Those Graves In Rome

There are places where the eye can starve,
But not here. Here, for example, is
The Piazza Navona, & here is his narrow room
Overlooking the Steps & the crowds of sunbathing
Tourists. And here is the Protestant Cemetery
Where Keats & Joseph Severn join hands
Forever under a little shawl of grass
And where Keats's name isn't even on
His gravestone, because it is on Severn's,
And Joseph Severn's infant son is buried
Two modest, grassy steps behind them both.
But you'd have to know the story--how bedridden


There is a Tavern in the Town

There is a tavern in the town, in the town,
And there my true love sits him down, sits him down,
And drinks his wine 'mid laughter free,
And never, never thinks of me.
Fare thee well, for I must leave thee,
Do not let this parting grieve thee,
And remember that the best of friends must part, must part.
Adieu, adieu, kind friends, adieu, adieu, adieu!
I can no longer stay with you, stay with you,
I'll hang my harp on a weeping willow tree,
And may the world go well with thee.


The Young Soldier

It is not death
Without hereafter
To one in dearth
Of life and its laughter,

Nor the sweet murder
Dealt slow and even
Unto the martyr
Smiling at heaven:

It is the smile
Faint as a (waning) myth,
Faint, and exceeding small
On a boy's murdered mouth.


The Wanderings of Oisin Book III

Fled foam underneath us, and round us, a wandering and milky smoke,
High as the Saddle-girth, covering away from our glances the tide;
And those that fled, and that followed, from the foam-pale distance broke;
The immortal desire of Immortals we saw in their faces, and sighed.

I mused on the chase with the Fenians, and Bran, Sceolan, Lomair,
And never a song sang Niamh, and over my finger-tips
Came now the sliding of tears and sweeping of mist-cold hair,
And now the warmth of sighs, and after the quiver of lips.


The Wanderings of Oisin Book I

S. Patrick. You who are bent, and bald, and blind,
With a heavy heart and a wandering mind,
Have known three centuries, poets sing,
Of dalliance with a demon thing.

Oisin. Sad to remember, sick with years,
The swift innumerable spears,
The horsemen with their floating hair,
And bowls of barley, honey, and wine,
Those merry couples dancing in tune,
And the white body that lay by mine;
But the tale, though words be lighter than air.
Must live to be old like the wandering moon.


The White Foxglove

Reynard, the fox, was asked to a party.
"Come", they said, in your Sunday best,
For we like good form, tho' the fun be hearty;
So all who dance must be formally dressed:
Black tail-coat and a shirt-front gleaming.
Brushed and burnished each dancing shoe,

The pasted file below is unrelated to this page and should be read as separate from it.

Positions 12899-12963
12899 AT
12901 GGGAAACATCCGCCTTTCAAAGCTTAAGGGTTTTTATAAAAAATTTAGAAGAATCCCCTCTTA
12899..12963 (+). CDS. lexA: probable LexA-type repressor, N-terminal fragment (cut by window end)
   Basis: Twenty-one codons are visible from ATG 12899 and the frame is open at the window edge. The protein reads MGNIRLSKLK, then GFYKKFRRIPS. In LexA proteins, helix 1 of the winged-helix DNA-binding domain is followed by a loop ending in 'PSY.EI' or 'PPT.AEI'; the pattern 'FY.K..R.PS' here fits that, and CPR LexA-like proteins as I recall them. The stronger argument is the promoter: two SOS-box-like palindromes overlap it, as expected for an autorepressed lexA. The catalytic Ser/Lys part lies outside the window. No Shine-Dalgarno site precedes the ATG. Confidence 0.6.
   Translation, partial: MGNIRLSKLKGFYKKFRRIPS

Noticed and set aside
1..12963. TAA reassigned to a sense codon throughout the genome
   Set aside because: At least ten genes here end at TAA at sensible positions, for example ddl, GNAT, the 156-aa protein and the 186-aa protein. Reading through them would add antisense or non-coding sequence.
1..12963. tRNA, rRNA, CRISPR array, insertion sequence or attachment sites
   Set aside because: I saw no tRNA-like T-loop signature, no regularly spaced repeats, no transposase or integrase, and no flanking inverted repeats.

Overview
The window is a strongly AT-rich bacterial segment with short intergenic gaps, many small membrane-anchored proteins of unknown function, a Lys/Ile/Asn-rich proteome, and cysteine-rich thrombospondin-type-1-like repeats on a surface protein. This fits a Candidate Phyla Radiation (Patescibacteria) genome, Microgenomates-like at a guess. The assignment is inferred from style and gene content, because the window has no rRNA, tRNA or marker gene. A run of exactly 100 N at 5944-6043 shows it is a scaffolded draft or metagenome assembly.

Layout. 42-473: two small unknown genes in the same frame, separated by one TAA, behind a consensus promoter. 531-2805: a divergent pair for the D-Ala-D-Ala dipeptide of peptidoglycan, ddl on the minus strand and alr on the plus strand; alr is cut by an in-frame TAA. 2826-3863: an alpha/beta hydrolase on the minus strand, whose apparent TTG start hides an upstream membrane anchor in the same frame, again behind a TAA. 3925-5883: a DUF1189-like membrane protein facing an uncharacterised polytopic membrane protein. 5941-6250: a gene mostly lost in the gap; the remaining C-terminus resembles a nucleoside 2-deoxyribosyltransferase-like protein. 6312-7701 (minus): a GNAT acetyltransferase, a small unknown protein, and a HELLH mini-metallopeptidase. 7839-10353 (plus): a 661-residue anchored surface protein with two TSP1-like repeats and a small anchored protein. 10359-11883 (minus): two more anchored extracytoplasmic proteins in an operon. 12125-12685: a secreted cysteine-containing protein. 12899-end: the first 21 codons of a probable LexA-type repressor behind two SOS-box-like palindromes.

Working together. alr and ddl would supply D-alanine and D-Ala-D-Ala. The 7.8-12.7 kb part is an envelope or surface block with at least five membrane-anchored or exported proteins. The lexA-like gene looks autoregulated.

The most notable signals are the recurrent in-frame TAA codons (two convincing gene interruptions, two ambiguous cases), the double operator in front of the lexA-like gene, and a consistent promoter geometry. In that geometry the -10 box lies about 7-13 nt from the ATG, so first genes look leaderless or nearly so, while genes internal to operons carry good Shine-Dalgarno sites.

Pantaloons with a silk braid seaming,
Clean white gloves of the snowiest hue.
This most especially -
Very especially -
Snow-white gloves of a spotless hue.

Reynard, the fox, as he dressed (says the fable)
Dreamed of the dance and his lady love,


The Wild Common

The quick sparks on the gorse bushes are leaping,
Little jets of sunlight-texture imitating flame;
Above them, exultant, the peewits are sweeping:
They are lords of the desolate wastes of sadness their screamings proclaim.

Rabbits, handfuls of brown earth, lie
Low-rounded on the mournful grass they have bitten down to the quick.
Are they asleep? -- Are they alive? -- Now see, when I
Move my arms the hill bursts and heaves under their spurting kick.


The Watchman

And for fear of Him the keepers did shake and become as dead men. ­-Matthew 28 and 4


My Claudia, it is long since we have met,
So kissed, so held each other heart to heart!
I thought to greet thee as a conqueror comes,
Bearing the trophies of his prowess home,
But Jove hath willed it should be otherwise­
Jove, say I? Nay, some mightier stranger-god
Who thus hath laid his heavy hand on me,
No victor, Claudia, but a broken man
Who seeks to hide his weakness in thy love.


The Watch on Deck

Becalmed upon the equatorial seas,
   A ship of gold lay on a sea of fire;
   Each sail and rope and spar, as in desire,
Mutely besought the kisses of a breeze;
Low laughter told the mariners at ease;
   Sweet sea-songs hymned the red sun's fun'ral pyre:
   Yet One, with eyes that never seemed to tire,
Watched for the storm, nursed on the thunder's knees.

Thou watcher of the spirit's inner keep,
Scanning Death's lone, illimitable deep,
   Spread outward to the far immortal shore!


The Wanderers

OVER the sea our galleys went,
With cleaving prows in order brave
To a speeding wind and a bounding wave--
   A gallant armament:
Each bark built out of a forest-tree
   Left leafy and rough as first it grew,
And nail'd all over the gaping sides,
Within and without, with black bull-hides,
Seethed in fat and suppled in flame,
To bear the playful billows' game;
So, each good ship was rude to see,
Rude and bare to the outward view.
   But each upbore a stately tent
Where cedar pales in scented row


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